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The Honolulu Advertiser
Posted on: Friday, May 9, 2003

Bachelor makes his pick, but retains eligible status

Today wraps up the Hawai'i's Bachelor dating challenge. After five dates and many roses, there's definitely no love connection.

By Tanya Bricking
Advertiser Staff Writer

Winning bachelorette Brynn Leake kept smiling even after Hawai'i's Bachelor Kelly Komoda rejected her offer of a playful kiss to end the game. After dinner at Michel's at the Colony Surf, the couple rode off into the night in a carriage. Leake shared her winning bouquet of roses with runner-up Angela Hoan and insisted Hoan would not be a third wheel if she came with them. More photos from the final date are available in the Hawai'i's Bachelor photo gallery.

Jeff Widener • The Honolulu Advertiser

What's next?

See the video from the last date, view the photo gallery and read the dating diaries on the Hawai'i's Bachelor website.

You can meet the Bachelor and the dating-game contestants at the Hawai'i's Bachelor Party, tonight at The Ocean Club at Restaurant Row. It's open to the public after 9 p.m.

Last date credits

The Advertiser organized a romantic setting for the last date in the Hawai'i's Bachelor game with help from these sponsors.

Dinner: Michel's at the Colony Surf

Carriage: Honolulu Horse & Carriage

Flowers: Bella Rosa

• • •

Catch the details of the last date in the dating diaries on the Hawai'i's Bachelor website. Here are a few excerpts:

"We made a deal that whichever one of us won would kiss Kelly. Strictly for entertainment. I mean, you all hung in this long, the least we could give you at the end is a kiss, right?! ... Being that he wants to get into acting, I thought he would be game.

Kelly's response was rather disappointing. He got all squirmish and would not do it. I understand him trying to protect his name, but come on, he wanted to play this game, and this is what it is all about."

Angela Hoan
Bachelorette runner-up

• • •

"To borrow a saying from Sally Field — 'You like me! You really like me!' can sum up how I am feeling upon winning 'Hawai'i's Bachelor' game. What a surprise!

I never thought I'd be writing a victory diary when I entered this contest. What an incredible journey this Bachelor game has been. It's had its share of highs and lows, its scandals and moments of listlessness. But here we are at the end, and I still can't believe I am the winner.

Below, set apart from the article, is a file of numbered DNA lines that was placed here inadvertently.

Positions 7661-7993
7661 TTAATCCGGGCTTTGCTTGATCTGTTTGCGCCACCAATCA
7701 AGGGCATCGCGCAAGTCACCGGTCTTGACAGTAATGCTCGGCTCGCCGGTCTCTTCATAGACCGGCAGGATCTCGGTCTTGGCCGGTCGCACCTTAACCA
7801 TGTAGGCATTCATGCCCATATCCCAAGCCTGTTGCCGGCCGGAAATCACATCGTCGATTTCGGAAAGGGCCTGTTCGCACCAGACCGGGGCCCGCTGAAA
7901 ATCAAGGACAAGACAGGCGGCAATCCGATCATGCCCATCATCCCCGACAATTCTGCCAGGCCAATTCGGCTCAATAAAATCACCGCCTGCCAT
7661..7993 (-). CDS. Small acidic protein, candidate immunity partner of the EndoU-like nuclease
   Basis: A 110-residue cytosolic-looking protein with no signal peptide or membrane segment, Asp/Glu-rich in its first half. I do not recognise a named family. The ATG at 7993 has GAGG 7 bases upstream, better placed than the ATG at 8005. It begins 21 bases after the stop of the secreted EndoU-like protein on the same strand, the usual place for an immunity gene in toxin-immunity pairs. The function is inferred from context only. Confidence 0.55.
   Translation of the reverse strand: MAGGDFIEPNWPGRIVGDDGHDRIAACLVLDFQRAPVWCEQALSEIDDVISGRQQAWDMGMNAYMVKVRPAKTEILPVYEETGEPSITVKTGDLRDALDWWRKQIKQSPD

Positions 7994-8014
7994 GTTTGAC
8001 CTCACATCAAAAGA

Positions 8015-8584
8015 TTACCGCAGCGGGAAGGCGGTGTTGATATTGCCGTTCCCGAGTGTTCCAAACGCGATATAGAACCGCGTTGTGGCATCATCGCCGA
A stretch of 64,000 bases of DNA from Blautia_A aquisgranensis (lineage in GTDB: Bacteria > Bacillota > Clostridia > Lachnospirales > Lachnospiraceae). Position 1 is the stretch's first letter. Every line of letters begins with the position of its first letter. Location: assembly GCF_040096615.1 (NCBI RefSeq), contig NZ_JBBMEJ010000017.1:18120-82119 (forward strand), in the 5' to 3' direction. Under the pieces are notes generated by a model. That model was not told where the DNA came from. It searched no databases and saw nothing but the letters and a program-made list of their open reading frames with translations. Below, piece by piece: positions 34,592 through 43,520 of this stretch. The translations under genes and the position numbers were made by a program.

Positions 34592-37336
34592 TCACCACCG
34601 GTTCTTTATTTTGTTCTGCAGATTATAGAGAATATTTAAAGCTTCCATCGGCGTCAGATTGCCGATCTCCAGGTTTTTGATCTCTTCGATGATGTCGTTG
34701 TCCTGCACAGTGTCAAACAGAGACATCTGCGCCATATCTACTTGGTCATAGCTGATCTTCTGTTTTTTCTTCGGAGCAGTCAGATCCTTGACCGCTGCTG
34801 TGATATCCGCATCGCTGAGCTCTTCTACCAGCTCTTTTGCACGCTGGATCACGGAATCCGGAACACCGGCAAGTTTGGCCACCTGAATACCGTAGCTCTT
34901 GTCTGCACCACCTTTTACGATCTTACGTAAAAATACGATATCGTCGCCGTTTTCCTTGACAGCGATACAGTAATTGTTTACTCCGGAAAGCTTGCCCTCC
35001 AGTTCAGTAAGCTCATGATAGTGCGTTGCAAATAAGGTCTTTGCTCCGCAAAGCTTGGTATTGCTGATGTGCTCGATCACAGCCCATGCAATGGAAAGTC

Thank you Kelly, for choosing me. I am deeply flattered and don't quite know what to say."

Brynn Leake
Winning bachelorette

Moments before the last rose ceremony in the Hawai'i's Bachelor dating game, the two bachelorettes left in the contest sought refuge in the ladies' room to finalize the plan they had been scheming on all week.

They wanted to add some spice to what turned out to be a less-than-passionate pursuit.

Whichever bachelorette received the bouquet of roses from Bachelor Kelly Komoda to end the game, they decided, would give him a playful peck on the lips.

But Komoda, a 26-year-old teacher who wants to be an actor when he grows up, had trouble pretending to be excited about puckering up.

He congratulated bachelorette Brynn Leake as the winner and handed her an armful of two dozen red roses, saying she made him feel the most comfortable throughout the game. When Leake revealed the plan to kiss him, however, that comfort turned cold.

"Oh, I ain't kissing," he said, sending Leake into a fit of embarrassed laughter.

Bachelorette runner-up Angela Hoan tried to coax them to smooch for the photographer who had been trailing them. But Komoda refused.

"You guys can kiss," he told the bachelorettes. "I'm not drunk enough."

The twist in the story of a Hawai'i Bachelor looking for a love connection is that he really wasn't looking for love at all. He had kinder things to say about the food than his dates.